Give a global edge to your MBA degree
MBA degree abroad - “An MBA is a means to an end. As long as you do the research right, and know what you are looking for, they will be willing to consider you,” says Mr. Jatin Bhandari, CEO and Co-founder of PythaGurus, which has been training students to crack the admission process in top ranked international universities abroad.
As an aspirant who plans to pursue MBA abroad, there are a couple of questions that you need to consider:
Why an MBA abroad?
How will it benefit you?
How to go about it?
According to Mr. Bhandari, a global MBA programme always has an edge as it not only introduces the student to a diverse perspective but also introduces him/her to new teaching methodology and research in the international field.
Here, the Chief of PythaGurus lends his insights on pursuing a management programme abroad and how work experience counts at the time of application.
Below are the edited excerpts:
Q: An increasing number of students from India are opting for GMAT as the concept of a global MBA is gaining popularity. What gives a global management degree an edge over a domestic one?
A: If you compare average salaries with the tuition fees of international management programmes, global MBA programmes have better return on interests as compared to Indian programmes.
Also, students get to work with the mature leadership of the companies in their international offices and get a very diverse perspective.
Additionally, case studies, teaching methodology and research in the international programs are more updated, intense, and the candidates face a more rigorous program. It enables them to perform better on their first jobs.
Alumni network is more diverse, and more widely spread across the world. This gives the applicants the flexibility to move around various geographies.
Q: How important is a work experience when it comes to earning a place at top B-schools abroad?
A: I will encourage everyone to work for a few years before they can think about an MBA program. Without work experience, they will have an artificial understanding of an MBA program and will feel that it will give them some sort of managerial perspective and they will get to work at a higher salary. While all of that is true, it will not be possible if they have never worked in life. They might just end up wasting their learning opportunity.
They need to first work in the industry and learn to operate in a professional environment. Learn to write emails, learn to face rejection in a professional set up, work with difficult bosses, work with peers who do not approve of all your ideas. Once they get through a rigorous learning, it will make a lot of sense to apply to top MBA programs.
Also, working in the industry will make them understand what is it that they are looking for from an MBA program. When they apply, they should have a great understanding of their short and long-term aspirations. They should know which are the companies that they would be working with post MBA. Even if they are not certain of those companies, they will still know how to rule the wrong ones out. Without work experience, they will be a part of the fancy world that may not give them what they are looking for.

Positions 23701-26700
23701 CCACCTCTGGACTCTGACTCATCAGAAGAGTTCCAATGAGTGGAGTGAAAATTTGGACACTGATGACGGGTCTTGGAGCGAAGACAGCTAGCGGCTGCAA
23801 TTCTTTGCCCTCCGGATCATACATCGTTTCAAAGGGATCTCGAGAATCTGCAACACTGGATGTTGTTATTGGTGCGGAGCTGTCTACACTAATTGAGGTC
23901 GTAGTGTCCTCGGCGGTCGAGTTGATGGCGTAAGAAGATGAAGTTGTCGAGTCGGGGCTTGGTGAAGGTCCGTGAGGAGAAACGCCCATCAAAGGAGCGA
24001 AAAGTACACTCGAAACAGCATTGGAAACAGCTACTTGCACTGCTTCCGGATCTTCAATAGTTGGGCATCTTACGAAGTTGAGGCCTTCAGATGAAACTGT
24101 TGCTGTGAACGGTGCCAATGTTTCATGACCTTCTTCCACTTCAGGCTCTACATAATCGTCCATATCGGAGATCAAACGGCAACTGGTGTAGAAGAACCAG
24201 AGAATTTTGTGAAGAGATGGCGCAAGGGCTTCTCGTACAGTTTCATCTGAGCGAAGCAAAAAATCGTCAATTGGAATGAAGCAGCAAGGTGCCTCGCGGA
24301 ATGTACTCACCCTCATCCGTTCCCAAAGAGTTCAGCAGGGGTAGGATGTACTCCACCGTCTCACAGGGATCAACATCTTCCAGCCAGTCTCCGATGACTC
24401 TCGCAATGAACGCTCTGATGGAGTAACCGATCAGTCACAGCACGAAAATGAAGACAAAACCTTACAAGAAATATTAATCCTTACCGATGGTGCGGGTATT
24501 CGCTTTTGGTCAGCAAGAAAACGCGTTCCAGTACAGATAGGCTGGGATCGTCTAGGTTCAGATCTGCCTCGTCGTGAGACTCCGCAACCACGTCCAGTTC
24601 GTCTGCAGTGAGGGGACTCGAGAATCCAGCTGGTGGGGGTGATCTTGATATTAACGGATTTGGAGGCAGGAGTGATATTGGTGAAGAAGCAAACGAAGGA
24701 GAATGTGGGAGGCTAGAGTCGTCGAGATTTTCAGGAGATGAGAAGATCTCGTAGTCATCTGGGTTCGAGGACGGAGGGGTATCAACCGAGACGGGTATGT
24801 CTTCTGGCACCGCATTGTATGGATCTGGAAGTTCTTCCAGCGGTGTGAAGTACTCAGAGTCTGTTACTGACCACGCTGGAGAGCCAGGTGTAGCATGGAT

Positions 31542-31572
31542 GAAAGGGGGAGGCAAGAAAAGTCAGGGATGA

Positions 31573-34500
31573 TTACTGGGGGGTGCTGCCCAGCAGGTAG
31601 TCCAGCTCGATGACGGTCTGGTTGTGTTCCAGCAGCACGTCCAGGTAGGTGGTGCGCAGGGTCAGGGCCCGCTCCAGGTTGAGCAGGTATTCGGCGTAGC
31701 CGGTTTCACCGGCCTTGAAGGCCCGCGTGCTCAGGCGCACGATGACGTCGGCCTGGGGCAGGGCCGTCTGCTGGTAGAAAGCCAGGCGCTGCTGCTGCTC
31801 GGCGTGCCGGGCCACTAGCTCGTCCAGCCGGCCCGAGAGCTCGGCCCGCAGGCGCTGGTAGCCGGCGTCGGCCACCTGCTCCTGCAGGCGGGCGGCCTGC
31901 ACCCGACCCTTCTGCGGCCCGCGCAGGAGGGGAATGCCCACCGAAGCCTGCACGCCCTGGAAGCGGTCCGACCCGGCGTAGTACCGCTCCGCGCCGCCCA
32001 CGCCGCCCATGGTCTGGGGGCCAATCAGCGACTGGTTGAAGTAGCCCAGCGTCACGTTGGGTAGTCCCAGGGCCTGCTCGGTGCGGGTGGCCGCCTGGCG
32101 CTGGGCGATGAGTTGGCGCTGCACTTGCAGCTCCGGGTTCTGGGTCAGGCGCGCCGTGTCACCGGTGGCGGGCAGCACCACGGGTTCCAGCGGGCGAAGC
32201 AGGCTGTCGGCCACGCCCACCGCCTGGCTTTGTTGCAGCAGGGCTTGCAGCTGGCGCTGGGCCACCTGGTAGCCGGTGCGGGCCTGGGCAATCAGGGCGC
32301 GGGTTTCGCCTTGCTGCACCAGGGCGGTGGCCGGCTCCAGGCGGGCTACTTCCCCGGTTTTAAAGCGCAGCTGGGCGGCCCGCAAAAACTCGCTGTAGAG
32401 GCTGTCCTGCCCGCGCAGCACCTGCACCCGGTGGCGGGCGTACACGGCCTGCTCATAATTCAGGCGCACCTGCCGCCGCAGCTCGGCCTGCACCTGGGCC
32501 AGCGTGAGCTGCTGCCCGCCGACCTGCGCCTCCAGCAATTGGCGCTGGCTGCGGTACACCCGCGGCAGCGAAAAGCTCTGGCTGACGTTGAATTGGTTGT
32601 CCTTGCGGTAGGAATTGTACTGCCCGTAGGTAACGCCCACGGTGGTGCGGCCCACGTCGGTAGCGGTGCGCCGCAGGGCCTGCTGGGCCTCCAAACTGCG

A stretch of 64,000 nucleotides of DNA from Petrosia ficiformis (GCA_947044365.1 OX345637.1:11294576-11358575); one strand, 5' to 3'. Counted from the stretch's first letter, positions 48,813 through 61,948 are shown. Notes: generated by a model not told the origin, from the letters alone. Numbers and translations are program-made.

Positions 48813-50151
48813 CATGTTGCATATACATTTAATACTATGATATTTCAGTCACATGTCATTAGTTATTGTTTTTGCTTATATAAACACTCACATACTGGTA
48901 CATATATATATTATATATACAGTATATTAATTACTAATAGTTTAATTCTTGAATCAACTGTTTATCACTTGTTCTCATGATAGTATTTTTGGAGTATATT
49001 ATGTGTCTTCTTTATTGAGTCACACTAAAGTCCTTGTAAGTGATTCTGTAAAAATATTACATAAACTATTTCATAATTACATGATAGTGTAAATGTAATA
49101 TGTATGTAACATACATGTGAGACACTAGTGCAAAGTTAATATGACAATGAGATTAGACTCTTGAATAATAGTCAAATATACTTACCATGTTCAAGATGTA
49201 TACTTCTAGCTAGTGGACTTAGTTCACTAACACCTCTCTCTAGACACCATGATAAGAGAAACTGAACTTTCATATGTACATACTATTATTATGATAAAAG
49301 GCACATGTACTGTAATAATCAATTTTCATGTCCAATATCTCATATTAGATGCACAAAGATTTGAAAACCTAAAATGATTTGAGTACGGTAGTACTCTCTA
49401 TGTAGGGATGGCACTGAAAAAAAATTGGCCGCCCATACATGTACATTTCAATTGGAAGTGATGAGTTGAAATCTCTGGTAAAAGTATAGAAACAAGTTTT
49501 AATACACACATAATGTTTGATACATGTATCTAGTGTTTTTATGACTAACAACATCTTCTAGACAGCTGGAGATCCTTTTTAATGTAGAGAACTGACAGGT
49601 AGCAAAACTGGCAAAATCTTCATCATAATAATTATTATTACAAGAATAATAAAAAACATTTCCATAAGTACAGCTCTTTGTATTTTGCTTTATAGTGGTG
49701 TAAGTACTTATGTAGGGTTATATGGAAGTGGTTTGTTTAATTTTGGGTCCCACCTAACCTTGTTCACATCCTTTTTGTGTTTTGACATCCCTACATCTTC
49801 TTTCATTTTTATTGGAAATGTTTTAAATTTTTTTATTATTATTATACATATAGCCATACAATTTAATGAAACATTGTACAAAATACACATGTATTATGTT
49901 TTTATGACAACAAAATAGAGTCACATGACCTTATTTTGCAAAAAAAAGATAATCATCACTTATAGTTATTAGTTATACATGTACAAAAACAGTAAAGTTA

Q: Besides, GMAT, GRE is also accepted by many international B-schools. Do you think GMAT faces competition from GRE in terms of students planning to study abroad?
Q: Which are the most common areas of study for GRE candidates from India?
A: Engineering, Sciences and Arts
Q: What are the major hurdles that a student faces while considering an education abroad?
A: Lack of goal clarity. They think that it is all about the entrance tests such as GMAT. They fail to realize the importance of the stories and essays. They get this failure first hand by submitting a below average application. We work with many reapplicants every year and realize that applicants want to make the same mistake and learn from first hand experiences. I wish everyone could understand that the entrance process for IIT/IIM is different from top international programs.
Think about it this way: An MBA is not an accomplishment. It is a means to an end. As long as you do the research right and know what you are looking for, they will be willing to consider you.
Thought of Financial Aid: Very surprising but I have never seen anyone getting stopped from doing an MBA because they did not have sufficient funds. Lots of MBA programs have huge scholarships and loan programs that will enable applicants from even the middle class families (or even service class or lower). Once the student makes up his mind, financial aid will never be a problem. The problem is that many applicants are not willing to do the research to even find this out as they are afraid of the DOLLAR Tuition Fees that is flashed all over the websites. As long as you have the story, work experience and a GMAT score, you can do an MBA. The bank balance of your father is not even a factor to consider.
Q: Tell me about Pythagurus. What kind of model does it follow?
A: PythaGURUS’ works on three prime things
- MBA Admissions consulting: We work with applicants aspiring to join MBA programs such as Wharton, Columbia, Harvard, Stanford, London Business School and other top tier B-schools across the globe. In this endeavor, we created scholarships worth 2.23 million USD this year.
- Interview Ninjas: We have rolled out products that will help applicants to prepare for both the MBA Interviews and the job interviews. Through these products, people can accomplish much more in a job interview.
- GMAT Preparation: We also run GMAT classroom training models to prepare people for the GMAT entrance examinations. In these programs, we run weekend and weekday classes for working professionals and college students.